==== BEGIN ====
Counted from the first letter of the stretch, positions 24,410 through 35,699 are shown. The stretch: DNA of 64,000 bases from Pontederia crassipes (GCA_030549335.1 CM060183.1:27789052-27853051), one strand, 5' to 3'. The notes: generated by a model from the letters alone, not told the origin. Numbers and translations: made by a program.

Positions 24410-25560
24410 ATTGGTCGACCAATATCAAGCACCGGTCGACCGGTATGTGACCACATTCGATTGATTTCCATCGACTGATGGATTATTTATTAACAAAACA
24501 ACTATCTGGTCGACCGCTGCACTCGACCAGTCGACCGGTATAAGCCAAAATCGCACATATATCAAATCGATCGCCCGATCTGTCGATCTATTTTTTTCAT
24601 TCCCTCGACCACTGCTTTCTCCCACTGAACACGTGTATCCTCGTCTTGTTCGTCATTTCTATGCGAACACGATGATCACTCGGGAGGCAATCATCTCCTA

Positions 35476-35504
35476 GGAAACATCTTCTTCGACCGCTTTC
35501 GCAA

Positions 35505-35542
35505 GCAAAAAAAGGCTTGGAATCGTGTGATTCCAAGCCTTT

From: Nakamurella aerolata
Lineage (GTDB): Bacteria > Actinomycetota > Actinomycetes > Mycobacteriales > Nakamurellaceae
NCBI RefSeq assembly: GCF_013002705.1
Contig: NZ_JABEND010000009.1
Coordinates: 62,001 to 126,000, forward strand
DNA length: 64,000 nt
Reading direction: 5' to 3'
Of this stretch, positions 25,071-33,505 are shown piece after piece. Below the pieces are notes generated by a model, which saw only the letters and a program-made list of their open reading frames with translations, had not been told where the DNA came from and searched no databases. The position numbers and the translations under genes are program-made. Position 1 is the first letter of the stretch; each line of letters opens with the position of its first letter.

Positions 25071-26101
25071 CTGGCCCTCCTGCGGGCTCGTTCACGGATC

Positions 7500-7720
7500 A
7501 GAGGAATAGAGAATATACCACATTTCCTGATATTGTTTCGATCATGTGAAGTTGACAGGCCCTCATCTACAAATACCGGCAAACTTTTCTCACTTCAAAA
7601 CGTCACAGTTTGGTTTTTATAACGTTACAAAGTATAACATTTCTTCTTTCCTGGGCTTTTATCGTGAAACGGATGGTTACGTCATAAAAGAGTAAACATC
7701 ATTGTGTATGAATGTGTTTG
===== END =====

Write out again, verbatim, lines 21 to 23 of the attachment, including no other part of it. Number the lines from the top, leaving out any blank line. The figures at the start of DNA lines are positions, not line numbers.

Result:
Positions 7500-7720
7500 A
7501 GAGGAATAGAGAATATACCACATTTCCTGATATTGTTTCGATCATGTGAAGTTGACAGGCCCTCATCTACAAATACCGGCAAACTTTTCTCACTTCAAAA